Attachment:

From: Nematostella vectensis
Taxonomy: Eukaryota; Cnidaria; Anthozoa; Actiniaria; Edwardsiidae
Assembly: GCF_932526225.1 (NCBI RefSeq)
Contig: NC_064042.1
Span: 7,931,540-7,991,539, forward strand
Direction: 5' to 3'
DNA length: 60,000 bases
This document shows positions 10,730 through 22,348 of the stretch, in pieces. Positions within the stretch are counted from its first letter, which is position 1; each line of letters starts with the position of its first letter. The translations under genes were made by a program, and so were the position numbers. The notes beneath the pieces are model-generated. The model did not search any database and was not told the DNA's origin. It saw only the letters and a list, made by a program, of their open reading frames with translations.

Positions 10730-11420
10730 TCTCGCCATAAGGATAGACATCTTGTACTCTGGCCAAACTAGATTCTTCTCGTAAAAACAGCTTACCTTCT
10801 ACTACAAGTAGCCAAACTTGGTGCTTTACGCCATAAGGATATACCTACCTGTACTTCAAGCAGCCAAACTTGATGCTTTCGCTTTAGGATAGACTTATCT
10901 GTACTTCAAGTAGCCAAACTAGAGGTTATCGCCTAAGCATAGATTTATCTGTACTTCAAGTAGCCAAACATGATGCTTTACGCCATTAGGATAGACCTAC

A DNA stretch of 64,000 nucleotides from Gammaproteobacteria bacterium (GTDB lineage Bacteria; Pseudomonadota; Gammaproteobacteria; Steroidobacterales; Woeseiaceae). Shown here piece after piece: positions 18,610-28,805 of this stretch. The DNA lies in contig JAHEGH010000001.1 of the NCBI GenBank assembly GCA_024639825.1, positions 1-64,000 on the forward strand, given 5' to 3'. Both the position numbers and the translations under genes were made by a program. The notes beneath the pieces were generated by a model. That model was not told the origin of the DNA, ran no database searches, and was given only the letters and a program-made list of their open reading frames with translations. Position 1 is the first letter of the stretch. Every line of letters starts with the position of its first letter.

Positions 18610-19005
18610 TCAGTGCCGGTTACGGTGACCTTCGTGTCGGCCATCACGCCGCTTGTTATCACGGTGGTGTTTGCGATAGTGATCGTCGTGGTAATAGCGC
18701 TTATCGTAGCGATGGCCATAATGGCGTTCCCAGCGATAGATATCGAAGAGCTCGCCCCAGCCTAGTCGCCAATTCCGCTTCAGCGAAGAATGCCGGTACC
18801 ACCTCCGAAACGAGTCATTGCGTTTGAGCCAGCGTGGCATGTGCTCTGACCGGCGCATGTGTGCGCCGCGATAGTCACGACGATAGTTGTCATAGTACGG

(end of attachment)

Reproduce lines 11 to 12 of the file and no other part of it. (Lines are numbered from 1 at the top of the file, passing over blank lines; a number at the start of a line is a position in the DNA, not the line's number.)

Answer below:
10801 ACTACAAGTAGCCAAACTTGGTGCTTTACGCCATAAGGATATACCTACCTGTACTTCAAGCAGCCAAACTTGATGCTTTCGCTTTAGGATAGACTTATCT
10901 GTACTTCAAGTAGCCAAACTAGAGGTTATCGCCTAAGCATAGATTTATCTGTACTTCAAGTAGCCAAACATGATGCTTTACGCCATTAGGATAGACCTAC